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SKIP RICHTER: Tips for raising your tomato plants

SKIP RICHTER: Tips for raising your tomato plants

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Tomato 'Bush Early Girl'

These Bush Early Girl tomatoes are the product of appropriate temperatures, proper care and attention.

Tomatoes are the headliners of the vegetable garden. In fact, for many gardeners, they are an obsession! Despite our love affair with tomatoes, they do have their share of ailments. Here are a few of the more common tomato problems and some possible solutions.

Failure to set fruit is caused by a lack of pollination. Tomato flowers are primarily self-pollinated as the pollen is shaken loose inside the bloom by wind or the buzzing activity of bees, not their carrying pollen from flower to flower.

Night temperatures below 55 or above 70 degrees, and daytime temps above 85 also can reduce fruit set, as can excessive nitrogen levels early in the life of the plant. Temperatures are not in our control, so we need to plant in early spring so the plants can set fruit when temperatures are still moderate. Choose fast-maturing varieties, preferably less than 75 days to harvest. Note also that cherry and grape types set fruit better in the heat than larger slicer type tomatoes.

Blossom end rot (BER) is caused by a lack of calcium to the tip of the fruit brought on by low soil calcium levels, or soil moisture fluctuations from wet to dry. BER is worse on the first tomatoes of the season and with container-grown plants since they can dry out faster. Keep the soil evenly moist. There are sprays containing calcium that can prevent BER if applied starting when tomatoes are about marble sized.

Stink bugs and their cousins, leaf-footed bugs, suck juices from tomato fruit, causing hard, white to yellow spots on the surface. Veteran gardeners learn to recognize and squish their egg clusters. The young wingless nymphs hang out in “herds” and can be easily knocked into a pail of soapy water. Sprays are also available as a last resort.

Plants may wilt and then perk back up in the early evening when the sun’s demands outpace the plant’s ability to take up moisture. If plants do not recover in the evening, it can be a sign of nematodes or fungal wilts attacking the roots.

If a plant wilts and doesn’t recover, pull it up with its roots and bring it to the extension office, where we can diagnose the cause. The solution to both soil fungal wilts and nematodes is to select varieties with a VFN after their name.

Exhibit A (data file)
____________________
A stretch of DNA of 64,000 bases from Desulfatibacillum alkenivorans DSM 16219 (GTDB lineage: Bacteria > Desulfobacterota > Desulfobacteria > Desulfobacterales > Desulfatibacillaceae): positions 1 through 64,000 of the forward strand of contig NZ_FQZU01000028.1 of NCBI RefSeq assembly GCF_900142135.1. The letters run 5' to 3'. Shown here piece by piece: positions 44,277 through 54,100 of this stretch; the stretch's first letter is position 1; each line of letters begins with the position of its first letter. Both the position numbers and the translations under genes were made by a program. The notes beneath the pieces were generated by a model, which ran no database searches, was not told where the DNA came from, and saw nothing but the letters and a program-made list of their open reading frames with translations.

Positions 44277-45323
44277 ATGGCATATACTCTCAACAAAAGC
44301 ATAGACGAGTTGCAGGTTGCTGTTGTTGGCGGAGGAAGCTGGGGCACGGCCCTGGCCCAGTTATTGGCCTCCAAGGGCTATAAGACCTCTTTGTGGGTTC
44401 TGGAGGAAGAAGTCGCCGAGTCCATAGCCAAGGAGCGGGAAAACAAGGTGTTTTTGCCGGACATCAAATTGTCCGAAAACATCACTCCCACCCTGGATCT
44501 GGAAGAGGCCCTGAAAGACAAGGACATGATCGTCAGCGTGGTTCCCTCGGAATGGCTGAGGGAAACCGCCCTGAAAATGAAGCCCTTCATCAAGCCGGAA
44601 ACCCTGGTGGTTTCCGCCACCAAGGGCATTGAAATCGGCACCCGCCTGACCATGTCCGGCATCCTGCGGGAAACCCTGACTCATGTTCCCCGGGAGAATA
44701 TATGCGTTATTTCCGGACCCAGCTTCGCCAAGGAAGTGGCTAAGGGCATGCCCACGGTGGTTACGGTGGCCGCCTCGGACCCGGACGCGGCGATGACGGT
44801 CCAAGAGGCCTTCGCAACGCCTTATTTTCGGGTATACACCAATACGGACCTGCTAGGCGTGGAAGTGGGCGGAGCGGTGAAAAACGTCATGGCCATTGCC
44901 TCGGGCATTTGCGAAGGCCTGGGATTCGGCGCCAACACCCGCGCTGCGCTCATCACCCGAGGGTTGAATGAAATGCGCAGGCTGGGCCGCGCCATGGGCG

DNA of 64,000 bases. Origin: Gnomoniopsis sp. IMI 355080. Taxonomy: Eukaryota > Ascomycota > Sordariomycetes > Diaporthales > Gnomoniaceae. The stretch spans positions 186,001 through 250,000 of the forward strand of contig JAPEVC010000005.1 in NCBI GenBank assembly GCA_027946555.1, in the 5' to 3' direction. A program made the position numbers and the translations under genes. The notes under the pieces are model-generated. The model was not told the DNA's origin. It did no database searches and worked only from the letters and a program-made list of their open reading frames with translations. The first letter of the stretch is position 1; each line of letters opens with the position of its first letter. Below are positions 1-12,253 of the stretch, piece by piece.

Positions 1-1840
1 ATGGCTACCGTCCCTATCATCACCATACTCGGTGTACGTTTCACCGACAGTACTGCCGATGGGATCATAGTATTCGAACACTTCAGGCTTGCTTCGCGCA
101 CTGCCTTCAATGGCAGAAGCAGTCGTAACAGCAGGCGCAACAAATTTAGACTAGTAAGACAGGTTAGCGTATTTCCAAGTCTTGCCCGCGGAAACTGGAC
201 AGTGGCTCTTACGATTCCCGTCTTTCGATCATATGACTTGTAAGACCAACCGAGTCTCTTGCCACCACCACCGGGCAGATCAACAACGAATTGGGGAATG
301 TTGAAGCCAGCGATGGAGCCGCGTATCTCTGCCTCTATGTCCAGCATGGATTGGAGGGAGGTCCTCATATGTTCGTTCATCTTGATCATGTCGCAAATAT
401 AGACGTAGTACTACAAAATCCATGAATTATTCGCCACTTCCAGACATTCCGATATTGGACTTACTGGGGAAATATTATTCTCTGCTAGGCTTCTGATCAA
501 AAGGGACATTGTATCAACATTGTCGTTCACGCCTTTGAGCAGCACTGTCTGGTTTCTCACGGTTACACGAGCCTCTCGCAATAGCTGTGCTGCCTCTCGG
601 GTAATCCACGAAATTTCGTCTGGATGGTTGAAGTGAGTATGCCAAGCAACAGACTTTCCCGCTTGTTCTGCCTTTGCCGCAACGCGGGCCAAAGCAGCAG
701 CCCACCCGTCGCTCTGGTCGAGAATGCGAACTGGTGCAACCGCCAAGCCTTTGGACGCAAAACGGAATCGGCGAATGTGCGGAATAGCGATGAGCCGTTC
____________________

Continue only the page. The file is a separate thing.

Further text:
Curling of older leaves is a natural response in some varieties when summer temperatures rise and with high fertility levels but is no cause for concern. When new growth twists and curls, it is often a sign of virus infection or herbicide injury. Viruses can be spread by insects. Herbicide injury can occur from drift from lawn weedkillers, use of herbicide-contaminated sprayers, mulching with herbicide-treated grass clippings or hay, or an application of manure from cattle that grazed on treated pastures. Neither virus nor herbicide damage is treatable. Infected plants should be removed and discarded.

Fungal leaf diseases cause spots, blighted areas and yellowing, mostly on older foliage. Avoid wetting the foliage when possible, mulch the soil surface, and remove affected lower leaves promptly. Sprays for fungal diseases can prevent spread if used at the onset of infections.

Tomato fruit splitting is usually due to fluctuating moisture conditions. The cells in a tomato fruit keep dividing even though the moisture supply is limited. When a good rain or irrigation follows, they swell up faster than the skin can expand. The best solution is to keep moisture levels moderate, especially as the fruit nears ripening.

Some varieties are prone to cracks that appear around or a little out from where the stem attaches. This is not something that you can control and generally doesn’t ruin the fruit.

Spider mites cause tiny white specks in the foliage, eventually giving leaves a bleached-out or bronzed look. Blasting the undersides of all the leaves with a strong spray of water every week or so to dislodge the mites and their eggs or spraying the lower leaf surfaces with insecticidal soap can prevent outbreaks if started when signs of mites first appear.

Last but not least are birds, including our state bird the mockingbird, can cause problems. I love their beautiful songs and the fact that they eat insects but detest their interest in my tomato fruits. Bird netting or a well-trained cat are about the only ways I know to prevent damage, short of resorting to ballistic measures (which is frowned upon by neighbors and the local law enforcement).

Robert “Skip” Richter is the Texas A&M AgriLife Extension Horticulture Agent for Brazos County, 2619 Texas 21 W., Bryan, Texas 77803. For local gardening information and events, visit Gardening questions? Call Skip at 823-0129 or email

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